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James Franco Sued Over Oscar-Nominated Screenplay

James Franco's problems just became legal - a former student is suing the actor for alleged breach of contract.
Mar 2, 2018 by: WENN


James Franco Sued Over Oscar-Nominated Screenplay

James Franco's problems just became legal - a former student is suing the actor for alleged breach of contract.

The movie star is still reeling from several allegations of sexual misconduct following his Golden Globes Best Actor win in January (18), and now he's under fire for reportedly failing to credit a wannabe screenwriter he taught at UCLA in Los Angeles.

Ryan Moody claims he was working as Franco's unofficial teaching assistant in a UCLA English class when the actor invited him to write a screen adaptation of the book The Disaster Artist: My Life Inside the Room, according to Deadline.

Moody alleges he was paid $5,000 for his work on the script and stripped of a credit on the Oscar-nominated film.

He also claims he didn't receive an associate producer’s credit he was promised. 
In a lawsuit filed on Wednesday (28Feb18), Moody also names Franco's production partners at RabbitBandini and Point Grey among the defendants, accusing them of having no intention of giving him a credit, but made the offer to secure the rights to his screenplay for "far less than fair market value".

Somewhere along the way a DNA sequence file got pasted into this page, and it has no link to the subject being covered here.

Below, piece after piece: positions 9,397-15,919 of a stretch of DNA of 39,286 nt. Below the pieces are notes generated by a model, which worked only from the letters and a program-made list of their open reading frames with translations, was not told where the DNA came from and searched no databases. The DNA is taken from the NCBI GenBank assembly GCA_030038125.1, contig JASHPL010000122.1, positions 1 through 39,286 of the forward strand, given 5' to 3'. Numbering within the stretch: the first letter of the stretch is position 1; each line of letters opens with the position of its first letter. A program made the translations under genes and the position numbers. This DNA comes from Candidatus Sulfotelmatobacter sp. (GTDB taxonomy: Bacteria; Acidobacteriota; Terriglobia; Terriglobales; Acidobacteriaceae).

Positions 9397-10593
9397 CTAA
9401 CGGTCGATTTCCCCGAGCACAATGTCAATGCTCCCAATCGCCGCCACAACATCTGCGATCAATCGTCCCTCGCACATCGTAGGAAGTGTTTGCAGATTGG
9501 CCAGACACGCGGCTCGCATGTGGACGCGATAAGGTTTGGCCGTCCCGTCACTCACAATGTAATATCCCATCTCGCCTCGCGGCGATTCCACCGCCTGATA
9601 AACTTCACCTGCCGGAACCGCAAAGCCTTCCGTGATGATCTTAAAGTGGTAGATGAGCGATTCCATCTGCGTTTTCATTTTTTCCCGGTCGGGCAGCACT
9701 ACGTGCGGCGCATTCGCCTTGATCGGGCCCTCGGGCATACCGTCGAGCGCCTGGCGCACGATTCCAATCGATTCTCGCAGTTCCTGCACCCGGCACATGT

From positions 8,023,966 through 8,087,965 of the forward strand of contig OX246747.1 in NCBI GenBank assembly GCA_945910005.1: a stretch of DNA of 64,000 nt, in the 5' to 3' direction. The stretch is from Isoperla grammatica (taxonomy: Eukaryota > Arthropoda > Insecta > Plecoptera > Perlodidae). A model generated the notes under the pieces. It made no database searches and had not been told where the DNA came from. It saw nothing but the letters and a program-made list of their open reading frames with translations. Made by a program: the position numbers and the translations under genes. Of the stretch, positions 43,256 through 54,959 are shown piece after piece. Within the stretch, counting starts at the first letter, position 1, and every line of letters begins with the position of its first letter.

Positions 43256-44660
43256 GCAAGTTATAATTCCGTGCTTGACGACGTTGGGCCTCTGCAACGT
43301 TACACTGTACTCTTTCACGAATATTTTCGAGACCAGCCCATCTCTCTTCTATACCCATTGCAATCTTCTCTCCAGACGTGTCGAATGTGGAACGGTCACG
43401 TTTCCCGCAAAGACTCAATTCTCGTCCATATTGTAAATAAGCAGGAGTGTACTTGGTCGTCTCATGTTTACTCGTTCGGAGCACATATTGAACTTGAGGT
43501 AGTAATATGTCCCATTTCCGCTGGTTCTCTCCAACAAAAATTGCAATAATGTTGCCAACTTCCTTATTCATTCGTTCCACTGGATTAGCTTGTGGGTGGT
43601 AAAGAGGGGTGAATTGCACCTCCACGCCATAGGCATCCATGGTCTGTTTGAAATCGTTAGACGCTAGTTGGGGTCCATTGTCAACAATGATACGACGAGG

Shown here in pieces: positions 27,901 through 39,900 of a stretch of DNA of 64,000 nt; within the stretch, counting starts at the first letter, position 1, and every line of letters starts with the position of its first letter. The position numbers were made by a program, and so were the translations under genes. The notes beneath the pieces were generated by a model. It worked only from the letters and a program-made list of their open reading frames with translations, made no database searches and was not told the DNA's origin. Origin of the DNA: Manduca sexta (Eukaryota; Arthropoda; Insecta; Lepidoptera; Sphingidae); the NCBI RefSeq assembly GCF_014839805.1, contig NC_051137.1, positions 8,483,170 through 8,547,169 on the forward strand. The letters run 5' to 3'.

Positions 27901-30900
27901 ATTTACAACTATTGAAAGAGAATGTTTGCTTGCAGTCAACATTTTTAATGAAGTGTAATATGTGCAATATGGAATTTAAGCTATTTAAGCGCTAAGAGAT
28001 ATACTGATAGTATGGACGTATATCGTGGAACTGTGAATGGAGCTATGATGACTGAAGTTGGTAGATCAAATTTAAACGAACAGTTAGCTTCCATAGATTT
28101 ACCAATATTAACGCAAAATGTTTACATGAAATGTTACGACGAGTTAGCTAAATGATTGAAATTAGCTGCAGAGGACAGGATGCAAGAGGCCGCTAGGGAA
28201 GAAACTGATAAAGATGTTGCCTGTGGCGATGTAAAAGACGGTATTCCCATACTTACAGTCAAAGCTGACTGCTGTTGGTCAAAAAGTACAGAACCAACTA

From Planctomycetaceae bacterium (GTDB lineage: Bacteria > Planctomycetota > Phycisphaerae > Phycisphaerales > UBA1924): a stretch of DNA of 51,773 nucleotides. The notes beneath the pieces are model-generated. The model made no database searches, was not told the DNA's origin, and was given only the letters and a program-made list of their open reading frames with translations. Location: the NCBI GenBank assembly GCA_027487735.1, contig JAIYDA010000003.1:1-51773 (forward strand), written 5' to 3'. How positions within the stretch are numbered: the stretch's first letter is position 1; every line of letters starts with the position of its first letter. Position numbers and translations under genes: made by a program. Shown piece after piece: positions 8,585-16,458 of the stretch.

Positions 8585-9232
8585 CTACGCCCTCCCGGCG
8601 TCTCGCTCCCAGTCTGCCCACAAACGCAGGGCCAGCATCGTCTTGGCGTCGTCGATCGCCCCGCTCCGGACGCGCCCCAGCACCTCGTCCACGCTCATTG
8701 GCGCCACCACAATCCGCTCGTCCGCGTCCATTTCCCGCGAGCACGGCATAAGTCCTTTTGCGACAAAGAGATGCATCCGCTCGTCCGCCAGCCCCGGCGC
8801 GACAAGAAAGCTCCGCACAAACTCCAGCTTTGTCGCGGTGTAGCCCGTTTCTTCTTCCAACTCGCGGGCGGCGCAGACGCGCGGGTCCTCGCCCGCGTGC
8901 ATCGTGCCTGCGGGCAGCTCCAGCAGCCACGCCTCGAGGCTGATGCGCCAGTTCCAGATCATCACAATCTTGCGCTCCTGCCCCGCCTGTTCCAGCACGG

The film’s script, credited to Scott Neustadter and Michael H. Weber, is nominated for the Best Adapted Screenplay Oscar this weekend (04Mar18).

Moody reportedly befriended Franco in 2012 after enrolling in the actor's Adaptation and Collaboration UCLA class. He went on to direct the 127 Hours star in a pair of student shorts and claims his work impressed the actor so much, the student was invited to help Franco oversee an English class in late 2013.

In his suit, Moody alleges he visited the Vancouver, Canada set of Franco and Seth Rogen's film The Interview at the actor and teacher's request in November, 2013, to pitch the concept to producers.

Moody insists the worked full time on The Disaster Artist for the following four months before Franco told him that the executives behind the project wanted to replace him with established writers at the end of March, 2014.

The suit contains emails from Franco to Moody, appearing to support the budding screenwriter's story.

He also claims The Disaster Artist script incorporates his uncredited work.